5. I think the C500II will do very will with high end docs. It will no doubt have a suitable look and good usability/reliability. Having owned a C300II and C200 (which I think are very good cameras) I think fundamentally the look doesn't translate all that well to narrative. We'll have to see if the C500II can do it. The specs are impressive, but if this just translates to the same Canon feel at higher resolution, I can't see it catching on in that world. I'd love to be proved wrong though. I think for TV/content production in the UK, Sony will continue to dominate due to the lower cost and the fact there are so many FS7s out there. You can put together a multi-camera shoot with owner-operators with relative ease and mix together FS7 and FX9 without too many headaches in post.
  6. If you def need dual slots then C300II is your boy. I can't speak for the 1080 on the C200 but on the C300II it's definitely sharp. You should test it.
  7. Well yes I suppose work out the recording time you'd need and go from there. The Alexa Mini has but one card slot & I've never had a cfast card fail from a Canon camera, so one card slot isn't as risky as the Youtubers would have you believe. Also unless you want to spend 2X on cards, you're unlikely to ever do dual recording anyway! In regards to C100/C300 having superior 1080p, I suggest you test them against the newer cameras to see for yourself. The newer chips have better DR and colour for sure. Even though I loved the C300II, I would hardly call it future proof as its almost EOL. I mean it'll make nice pictures for years, but on a technology front it's on its way out. I sold mine earlier this year because I believe the CRL is lowkey the best development Canon have made for a while... hence why its in the new C500II.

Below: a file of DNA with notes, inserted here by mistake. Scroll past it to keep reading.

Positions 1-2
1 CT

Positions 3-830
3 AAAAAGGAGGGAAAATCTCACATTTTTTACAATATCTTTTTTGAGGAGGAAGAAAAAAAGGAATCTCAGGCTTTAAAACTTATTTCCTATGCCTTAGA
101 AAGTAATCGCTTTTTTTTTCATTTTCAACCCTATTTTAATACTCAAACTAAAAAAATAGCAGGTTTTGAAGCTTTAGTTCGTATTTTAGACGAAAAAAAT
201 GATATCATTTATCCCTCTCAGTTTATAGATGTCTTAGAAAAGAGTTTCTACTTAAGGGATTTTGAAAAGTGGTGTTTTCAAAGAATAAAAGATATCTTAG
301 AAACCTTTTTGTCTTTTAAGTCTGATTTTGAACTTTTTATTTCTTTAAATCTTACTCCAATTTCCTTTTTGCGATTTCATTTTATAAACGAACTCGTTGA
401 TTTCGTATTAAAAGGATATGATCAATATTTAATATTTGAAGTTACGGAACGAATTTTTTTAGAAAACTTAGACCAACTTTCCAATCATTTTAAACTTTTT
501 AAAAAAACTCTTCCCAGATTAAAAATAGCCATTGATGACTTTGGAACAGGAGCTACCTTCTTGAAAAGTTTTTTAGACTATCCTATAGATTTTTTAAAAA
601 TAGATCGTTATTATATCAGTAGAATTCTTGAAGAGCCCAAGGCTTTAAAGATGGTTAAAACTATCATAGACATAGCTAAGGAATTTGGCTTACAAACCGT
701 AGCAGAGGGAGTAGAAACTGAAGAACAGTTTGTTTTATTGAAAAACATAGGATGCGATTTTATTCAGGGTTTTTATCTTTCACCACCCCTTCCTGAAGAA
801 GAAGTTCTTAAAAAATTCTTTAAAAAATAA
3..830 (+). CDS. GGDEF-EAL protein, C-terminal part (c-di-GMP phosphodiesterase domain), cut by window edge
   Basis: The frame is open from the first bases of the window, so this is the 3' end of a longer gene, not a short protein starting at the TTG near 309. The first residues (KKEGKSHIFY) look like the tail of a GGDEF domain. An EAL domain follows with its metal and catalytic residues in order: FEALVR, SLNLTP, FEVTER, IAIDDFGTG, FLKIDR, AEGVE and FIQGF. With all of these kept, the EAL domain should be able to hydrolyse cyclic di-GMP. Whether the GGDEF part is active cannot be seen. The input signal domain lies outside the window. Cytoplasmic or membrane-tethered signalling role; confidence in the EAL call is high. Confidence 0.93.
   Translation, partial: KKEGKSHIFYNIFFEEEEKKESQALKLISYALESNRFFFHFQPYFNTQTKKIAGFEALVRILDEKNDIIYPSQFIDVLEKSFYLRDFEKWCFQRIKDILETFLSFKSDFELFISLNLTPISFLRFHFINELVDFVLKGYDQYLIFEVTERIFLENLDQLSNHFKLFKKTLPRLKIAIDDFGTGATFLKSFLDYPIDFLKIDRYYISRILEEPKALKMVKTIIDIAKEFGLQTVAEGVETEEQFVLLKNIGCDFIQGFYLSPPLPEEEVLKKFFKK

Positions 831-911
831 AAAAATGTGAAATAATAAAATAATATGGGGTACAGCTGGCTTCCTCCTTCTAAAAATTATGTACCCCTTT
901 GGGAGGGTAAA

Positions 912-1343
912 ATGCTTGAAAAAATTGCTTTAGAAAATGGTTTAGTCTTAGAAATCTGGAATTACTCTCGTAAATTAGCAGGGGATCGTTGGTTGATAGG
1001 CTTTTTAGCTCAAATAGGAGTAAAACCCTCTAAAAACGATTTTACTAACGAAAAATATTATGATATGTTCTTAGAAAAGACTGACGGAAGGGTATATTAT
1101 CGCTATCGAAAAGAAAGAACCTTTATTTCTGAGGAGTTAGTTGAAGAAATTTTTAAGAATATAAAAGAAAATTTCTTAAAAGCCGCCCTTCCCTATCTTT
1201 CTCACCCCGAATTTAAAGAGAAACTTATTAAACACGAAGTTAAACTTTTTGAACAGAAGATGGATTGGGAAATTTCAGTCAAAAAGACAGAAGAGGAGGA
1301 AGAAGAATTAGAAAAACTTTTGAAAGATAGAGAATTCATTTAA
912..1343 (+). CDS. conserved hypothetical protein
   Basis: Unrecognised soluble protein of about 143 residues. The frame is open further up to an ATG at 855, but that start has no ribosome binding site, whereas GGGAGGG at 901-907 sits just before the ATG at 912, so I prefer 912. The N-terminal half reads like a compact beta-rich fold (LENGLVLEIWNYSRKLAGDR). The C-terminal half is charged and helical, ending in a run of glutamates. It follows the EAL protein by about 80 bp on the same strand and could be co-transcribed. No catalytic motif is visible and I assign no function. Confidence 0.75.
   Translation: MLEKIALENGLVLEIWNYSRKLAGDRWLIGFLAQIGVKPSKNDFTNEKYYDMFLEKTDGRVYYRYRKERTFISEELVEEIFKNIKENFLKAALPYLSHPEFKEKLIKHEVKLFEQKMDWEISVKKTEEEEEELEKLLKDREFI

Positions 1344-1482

8. Hi there, I've owned both C300 MKII and C200 so can give you my advice for what its worth. I know that the spec boys will have their opinions, but this is based mainly on real-world use. I would almost certainly go for the C200. The C300II's 12bit mode has no off-speed option (I think max 30fps?), so you may not really be able to use it that much if you record slo-mo regularly. One workflow I use a bit is to treat the internal raw as an intermediate and transcode all of my rushes to 2k prores 4444. I find that Resolve does an excellent job at this and is very quick. Leave it going overnight after your shoot and away you go. You could potentially delete your CRM files to free up hard drive space. I usually keep them so I can re-link for the grade. Most of my work involves short takes so I use raw almost exclusively. However the 8 bit mp4 are very good and I would definitely use these if recording long interviews or events. I'd say if you're jobs are half stills/half video then 2 or 3 256GB cfast cards should get you through. They're very quick to download if you have an external SSD hooked up to your laptop, so you should be able to cycle through them fairly easily. I've also noticed less banding/artefacts in the C200 raw than in the C300II footage. The reason to go for the C300II would be features like genlock & timecode as well as the broadcast ready codec - which doesn't sound relevant for your work. I wouldn't consider the C100 line unless you're strapped for cash. The newer generation of Cinema EOS are just a league above IMO.